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Parched Iraq’s water resources ‘down 50 percent’

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Iraq’s water resources have plunged 50 percent since last year, due to repeated periods of drought, low rainfall and declining river levels, a government official told AFP on Thursday.

Oil-rich Iraq, despite its mighty Tigris and Euphrates rivers, is classified as one of the world’s five countries most vulnerable to climate change and desertification.

“Water reserves are far lower than what we had last year, by about 50 percent because of poor rainfall and the quantities arriving from neighboring countries,” said Aoun Dhiab, a senior adviser at the water resources ministry.

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Iraq which shares the Tigris and Euphrates with Turkey and Syria, and other rivers with Iran, has often protested that their upstream construction of dams has endangered its water resources.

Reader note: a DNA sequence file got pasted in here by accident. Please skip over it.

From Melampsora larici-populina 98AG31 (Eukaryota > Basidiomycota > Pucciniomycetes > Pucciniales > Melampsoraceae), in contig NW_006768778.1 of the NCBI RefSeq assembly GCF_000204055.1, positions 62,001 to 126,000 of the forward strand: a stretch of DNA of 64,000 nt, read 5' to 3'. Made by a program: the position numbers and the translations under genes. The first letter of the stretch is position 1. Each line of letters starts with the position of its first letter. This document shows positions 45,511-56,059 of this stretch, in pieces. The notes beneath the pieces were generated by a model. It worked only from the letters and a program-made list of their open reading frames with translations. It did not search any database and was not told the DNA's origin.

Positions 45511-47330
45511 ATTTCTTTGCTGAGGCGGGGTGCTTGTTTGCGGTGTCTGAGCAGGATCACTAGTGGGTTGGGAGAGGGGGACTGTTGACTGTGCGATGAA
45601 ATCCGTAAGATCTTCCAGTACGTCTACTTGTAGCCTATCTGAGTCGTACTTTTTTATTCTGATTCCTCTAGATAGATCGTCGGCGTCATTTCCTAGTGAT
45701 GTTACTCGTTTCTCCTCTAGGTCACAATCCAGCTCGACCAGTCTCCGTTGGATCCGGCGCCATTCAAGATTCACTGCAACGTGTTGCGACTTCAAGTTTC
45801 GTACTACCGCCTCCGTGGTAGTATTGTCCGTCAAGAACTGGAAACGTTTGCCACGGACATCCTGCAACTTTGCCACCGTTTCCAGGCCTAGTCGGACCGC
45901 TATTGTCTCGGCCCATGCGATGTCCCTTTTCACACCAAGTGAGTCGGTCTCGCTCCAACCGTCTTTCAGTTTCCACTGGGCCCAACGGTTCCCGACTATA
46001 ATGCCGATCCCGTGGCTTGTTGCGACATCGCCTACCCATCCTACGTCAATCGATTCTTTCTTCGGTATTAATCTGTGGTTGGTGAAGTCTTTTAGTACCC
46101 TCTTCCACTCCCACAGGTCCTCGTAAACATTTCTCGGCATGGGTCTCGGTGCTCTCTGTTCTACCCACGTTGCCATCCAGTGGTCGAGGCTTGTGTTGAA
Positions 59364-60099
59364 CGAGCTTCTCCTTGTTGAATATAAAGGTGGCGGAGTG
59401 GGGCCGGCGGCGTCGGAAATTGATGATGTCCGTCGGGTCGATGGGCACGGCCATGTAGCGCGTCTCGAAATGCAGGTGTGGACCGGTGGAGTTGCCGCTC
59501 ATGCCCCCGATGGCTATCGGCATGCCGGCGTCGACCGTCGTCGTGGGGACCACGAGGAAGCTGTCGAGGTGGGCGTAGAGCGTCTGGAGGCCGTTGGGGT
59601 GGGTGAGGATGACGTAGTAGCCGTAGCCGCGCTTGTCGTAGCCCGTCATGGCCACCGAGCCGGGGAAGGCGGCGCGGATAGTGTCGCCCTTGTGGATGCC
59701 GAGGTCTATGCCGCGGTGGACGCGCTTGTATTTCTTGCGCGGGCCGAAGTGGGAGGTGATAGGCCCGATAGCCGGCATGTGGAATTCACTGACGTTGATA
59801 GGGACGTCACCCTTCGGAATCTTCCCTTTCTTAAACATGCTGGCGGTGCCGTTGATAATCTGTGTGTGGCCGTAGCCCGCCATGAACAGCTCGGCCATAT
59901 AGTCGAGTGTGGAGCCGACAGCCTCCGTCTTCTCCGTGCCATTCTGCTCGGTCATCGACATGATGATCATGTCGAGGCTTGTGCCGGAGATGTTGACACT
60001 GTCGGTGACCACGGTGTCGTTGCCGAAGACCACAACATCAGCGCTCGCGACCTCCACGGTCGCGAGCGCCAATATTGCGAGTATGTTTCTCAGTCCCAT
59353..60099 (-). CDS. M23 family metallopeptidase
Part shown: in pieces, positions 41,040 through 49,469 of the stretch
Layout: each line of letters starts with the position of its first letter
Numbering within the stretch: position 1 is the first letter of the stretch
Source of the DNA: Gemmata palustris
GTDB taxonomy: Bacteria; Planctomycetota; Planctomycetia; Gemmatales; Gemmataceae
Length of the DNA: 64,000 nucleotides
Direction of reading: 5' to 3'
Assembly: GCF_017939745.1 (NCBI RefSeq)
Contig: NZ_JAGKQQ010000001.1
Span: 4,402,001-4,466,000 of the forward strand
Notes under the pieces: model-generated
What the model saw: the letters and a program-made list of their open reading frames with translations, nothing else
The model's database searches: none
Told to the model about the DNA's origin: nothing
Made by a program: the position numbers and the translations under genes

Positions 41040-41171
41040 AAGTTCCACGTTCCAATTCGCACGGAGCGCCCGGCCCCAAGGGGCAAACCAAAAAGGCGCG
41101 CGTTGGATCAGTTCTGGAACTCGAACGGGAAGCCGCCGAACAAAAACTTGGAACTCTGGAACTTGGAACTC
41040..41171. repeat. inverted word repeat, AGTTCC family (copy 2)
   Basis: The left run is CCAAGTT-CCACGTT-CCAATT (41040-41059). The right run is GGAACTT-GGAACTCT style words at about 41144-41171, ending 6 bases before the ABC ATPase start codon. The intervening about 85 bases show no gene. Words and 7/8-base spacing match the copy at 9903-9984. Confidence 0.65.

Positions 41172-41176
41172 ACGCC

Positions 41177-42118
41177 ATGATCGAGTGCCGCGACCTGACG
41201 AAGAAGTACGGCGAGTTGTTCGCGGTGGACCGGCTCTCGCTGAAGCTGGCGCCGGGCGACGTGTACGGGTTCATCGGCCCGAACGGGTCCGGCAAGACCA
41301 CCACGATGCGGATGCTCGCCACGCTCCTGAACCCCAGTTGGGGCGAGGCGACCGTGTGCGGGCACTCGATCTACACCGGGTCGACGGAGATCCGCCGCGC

Dhiab also pinned the blame on “the successive years of drought: 2020, 2021 and 2022.”

“This serves as a warning on how we must use [water resources] in the summer and next winter. We have to take these factors into account in our planning for the agriculture sector,” said the official, who had only earlier this month voiced confidence in the country’s water reserves.

The shortages and drought already obliged Iraq to halve the areas of cultivated land over the past winter season.

In November, the World Bank warned that Iraq, a country of 41 million people, could suffer a 20-percent decline in drinking water resources by 2050 due to climate change.

The Arab state ravaged by decades of conflict and sanctions needs to invest $180 billion over the next two decades on infrastructure, building dams and irrigation projects, according to the World Bank.

But only $15 million, or less than 0.2 percent, was allocated to the water resources ministry in Iraq’s 2018 budget.

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